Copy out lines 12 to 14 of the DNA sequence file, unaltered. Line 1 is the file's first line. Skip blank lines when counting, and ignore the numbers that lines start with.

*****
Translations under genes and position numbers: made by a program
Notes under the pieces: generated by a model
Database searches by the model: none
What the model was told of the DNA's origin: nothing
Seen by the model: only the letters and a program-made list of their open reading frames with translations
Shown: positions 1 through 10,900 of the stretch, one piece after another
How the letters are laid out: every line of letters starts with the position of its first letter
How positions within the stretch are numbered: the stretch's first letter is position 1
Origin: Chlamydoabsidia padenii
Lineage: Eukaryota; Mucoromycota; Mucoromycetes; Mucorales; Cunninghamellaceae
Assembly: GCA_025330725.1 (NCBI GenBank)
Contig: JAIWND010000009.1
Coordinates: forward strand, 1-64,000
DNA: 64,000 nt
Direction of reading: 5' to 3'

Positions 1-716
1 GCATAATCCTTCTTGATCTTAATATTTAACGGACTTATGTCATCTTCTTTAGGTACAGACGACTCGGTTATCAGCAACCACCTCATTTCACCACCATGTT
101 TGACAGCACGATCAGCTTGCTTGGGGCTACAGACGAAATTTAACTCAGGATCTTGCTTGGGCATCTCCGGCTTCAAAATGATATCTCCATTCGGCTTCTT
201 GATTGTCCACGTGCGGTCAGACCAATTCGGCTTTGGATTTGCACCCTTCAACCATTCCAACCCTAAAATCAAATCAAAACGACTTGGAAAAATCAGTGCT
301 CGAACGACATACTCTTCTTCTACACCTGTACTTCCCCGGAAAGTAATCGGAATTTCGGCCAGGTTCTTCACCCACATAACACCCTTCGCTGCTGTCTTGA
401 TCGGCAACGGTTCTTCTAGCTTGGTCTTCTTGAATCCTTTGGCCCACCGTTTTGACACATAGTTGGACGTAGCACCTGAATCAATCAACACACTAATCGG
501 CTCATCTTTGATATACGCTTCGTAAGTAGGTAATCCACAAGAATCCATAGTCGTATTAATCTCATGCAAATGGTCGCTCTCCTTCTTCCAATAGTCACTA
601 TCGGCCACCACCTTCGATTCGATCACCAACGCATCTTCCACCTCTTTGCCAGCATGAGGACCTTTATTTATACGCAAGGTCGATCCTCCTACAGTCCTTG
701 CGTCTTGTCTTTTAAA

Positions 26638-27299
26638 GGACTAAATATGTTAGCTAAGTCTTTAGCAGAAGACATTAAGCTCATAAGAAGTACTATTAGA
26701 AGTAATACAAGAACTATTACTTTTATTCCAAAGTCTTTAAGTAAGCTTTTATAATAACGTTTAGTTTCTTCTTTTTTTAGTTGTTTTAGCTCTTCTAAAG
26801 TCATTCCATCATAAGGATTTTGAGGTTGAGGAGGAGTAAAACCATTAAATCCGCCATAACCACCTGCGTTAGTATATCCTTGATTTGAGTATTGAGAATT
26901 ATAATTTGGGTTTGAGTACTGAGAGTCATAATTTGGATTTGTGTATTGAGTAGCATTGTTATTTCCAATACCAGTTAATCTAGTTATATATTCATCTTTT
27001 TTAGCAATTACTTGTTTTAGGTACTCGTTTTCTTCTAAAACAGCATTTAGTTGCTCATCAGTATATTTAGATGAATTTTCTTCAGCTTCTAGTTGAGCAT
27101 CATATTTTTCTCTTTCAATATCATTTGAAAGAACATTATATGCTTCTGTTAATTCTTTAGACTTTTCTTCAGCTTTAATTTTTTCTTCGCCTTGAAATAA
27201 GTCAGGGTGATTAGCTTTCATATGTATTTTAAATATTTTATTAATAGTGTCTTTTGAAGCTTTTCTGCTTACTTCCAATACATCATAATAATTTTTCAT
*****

Contig: JAIWND010000009.1
Coordinates: forward strand, 1-64,000
DNA: 64,000 nt